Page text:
Tuesday night's bill at Iota featured two exponents of Chicago's new old-country scene, Freakwater and Sally Timms. Freakwater outclassed Timms in sheer numbers and--with the former's Janet Beveridge Bean in salmon pantsuit and gray cowboy hat--in country couture. But Timms overwhelmed the headliner with her limpid voice and sheer charm.
It wasn't a bitter contest. The Chicago alt-country set is so small that Freakwater includes drummer Steve Goulding, who also plays with Timms's sometime band, the Mekons, and another Chicago alt-country group, the Waco Brothers. Since Bean and Freakwater's other singer-guitarist, Catherine Ann Irwin, prefer a mournful, Appalachian-waltz style, Goulding didn't get much of a workout. Instead the focus was on Bean's and Irwin's vocals, which sounded authentic--both grew up in Kentucky--if sometimes shrill.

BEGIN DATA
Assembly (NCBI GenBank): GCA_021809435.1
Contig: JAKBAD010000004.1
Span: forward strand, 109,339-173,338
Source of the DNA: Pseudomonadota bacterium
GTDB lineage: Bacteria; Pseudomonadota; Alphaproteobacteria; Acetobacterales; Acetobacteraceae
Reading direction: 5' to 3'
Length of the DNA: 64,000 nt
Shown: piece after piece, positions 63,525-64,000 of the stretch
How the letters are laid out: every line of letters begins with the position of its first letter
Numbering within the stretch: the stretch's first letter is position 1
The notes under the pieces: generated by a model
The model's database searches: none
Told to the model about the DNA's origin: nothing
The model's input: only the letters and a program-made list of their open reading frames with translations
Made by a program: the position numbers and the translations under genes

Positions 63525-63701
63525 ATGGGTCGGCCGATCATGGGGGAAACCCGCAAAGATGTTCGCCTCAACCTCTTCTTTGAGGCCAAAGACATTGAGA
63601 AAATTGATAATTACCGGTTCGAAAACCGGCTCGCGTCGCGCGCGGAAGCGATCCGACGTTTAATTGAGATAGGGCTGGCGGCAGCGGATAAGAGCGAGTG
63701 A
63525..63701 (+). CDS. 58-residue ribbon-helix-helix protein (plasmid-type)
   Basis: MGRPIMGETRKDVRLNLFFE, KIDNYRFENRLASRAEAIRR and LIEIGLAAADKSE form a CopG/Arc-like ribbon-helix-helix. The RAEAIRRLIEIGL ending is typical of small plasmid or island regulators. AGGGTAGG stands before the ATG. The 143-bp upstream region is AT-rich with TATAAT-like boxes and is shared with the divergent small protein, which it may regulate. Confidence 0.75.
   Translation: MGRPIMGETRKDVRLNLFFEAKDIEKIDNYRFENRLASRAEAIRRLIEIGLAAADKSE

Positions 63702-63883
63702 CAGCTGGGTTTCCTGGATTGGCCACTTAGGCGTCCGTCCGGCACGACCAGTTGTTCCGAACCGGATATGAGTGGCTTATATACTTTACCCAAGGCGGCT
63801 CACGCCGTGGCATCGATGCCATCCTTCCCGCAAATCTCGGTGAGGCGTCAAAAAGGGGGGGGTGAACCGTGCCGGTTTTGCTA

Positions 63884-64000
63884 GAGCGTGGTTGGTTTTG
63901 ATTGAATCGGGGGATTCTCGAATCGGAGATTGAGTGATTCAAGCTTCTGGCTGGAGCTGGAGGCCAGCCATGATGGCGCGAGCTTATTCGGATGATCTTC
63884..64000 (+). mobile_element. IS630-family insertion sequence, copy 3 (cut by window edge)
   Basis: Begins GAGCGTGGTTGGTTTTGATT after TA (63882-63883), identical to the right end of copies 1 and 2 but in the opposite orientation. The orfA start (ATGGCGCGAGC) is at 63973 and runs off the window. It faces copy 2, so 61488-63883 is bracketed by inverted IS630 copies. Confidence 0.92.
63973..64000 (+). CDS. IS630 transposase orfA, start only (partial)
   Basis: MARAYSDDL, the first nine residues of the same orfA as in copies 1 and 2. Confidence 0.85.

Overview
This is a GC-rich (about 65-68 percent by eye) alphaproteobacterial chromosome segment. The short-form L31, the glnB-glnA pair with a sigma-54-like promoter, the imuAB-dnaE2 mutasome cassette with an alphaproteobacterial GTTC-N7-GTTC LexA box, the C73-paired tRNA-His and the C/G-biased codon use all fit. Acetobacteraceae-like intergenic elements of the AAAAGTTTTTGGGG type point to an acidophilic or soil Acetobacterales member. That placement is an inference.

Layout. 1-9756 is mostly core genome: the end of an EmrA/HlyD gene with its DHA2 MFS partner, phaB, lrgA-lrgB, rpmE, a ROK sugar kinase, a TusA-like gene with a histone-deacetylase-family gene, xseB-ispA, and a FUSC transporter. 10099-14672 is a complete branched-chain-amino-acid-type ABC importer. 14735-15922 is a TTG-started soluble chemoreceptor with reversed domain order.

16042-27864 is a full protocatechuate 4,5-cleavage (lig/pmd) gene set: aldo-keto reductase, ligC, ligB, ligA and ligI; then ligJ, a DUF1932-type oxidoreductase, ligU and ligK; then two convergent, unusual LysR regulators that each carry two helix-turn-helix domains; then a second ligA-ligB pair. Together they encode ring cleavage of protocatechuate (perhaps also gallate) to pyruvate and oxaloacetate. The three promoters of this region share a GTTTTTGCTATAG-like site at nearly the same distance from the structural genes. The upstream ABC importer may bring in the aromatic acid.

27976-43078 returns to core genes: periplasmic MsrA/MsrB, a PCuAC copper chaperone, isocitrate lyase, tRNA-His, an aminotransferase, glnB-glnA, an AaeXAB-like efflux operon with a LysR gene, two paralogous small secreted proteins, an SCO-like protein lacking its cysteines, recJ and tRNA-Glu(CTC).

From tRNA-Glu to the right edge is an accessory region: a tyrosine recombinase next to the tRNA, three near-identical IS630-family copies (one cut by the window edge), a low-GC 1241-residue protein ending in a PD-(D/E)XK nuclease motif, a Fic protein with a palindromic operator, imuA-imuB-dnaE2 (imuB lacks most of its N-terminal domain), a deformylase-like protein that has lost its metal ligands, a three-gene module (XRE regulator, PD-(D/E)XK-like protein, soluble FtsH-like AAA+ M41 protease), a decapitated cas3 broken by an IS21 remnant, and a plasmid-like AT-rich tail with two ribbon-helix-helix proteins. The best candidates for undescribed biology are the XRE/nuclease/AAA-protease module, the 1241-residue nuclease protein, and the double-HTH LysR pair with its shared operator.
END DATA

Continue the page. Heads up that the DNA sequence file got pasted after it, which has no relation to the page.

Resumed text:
Accompanied only by a guitarist and another musician who switched among dobro, banjo and mandolin, Timms sang a mix of country standards and recent alt-country tunes, interspersed with the droll patter that's a Mekons trademark. The dolefulness of the newer songs was sometimes overstated, but Timms's crystalline soprano rescued them from parody. Whether singing Johnny Cash and Dolly Parton songs or somewhat more dubious alt-country ditties, the British-born singer was utterly convincing in the role of forlorn Appalachian waif--until she told her next self-mocking joke.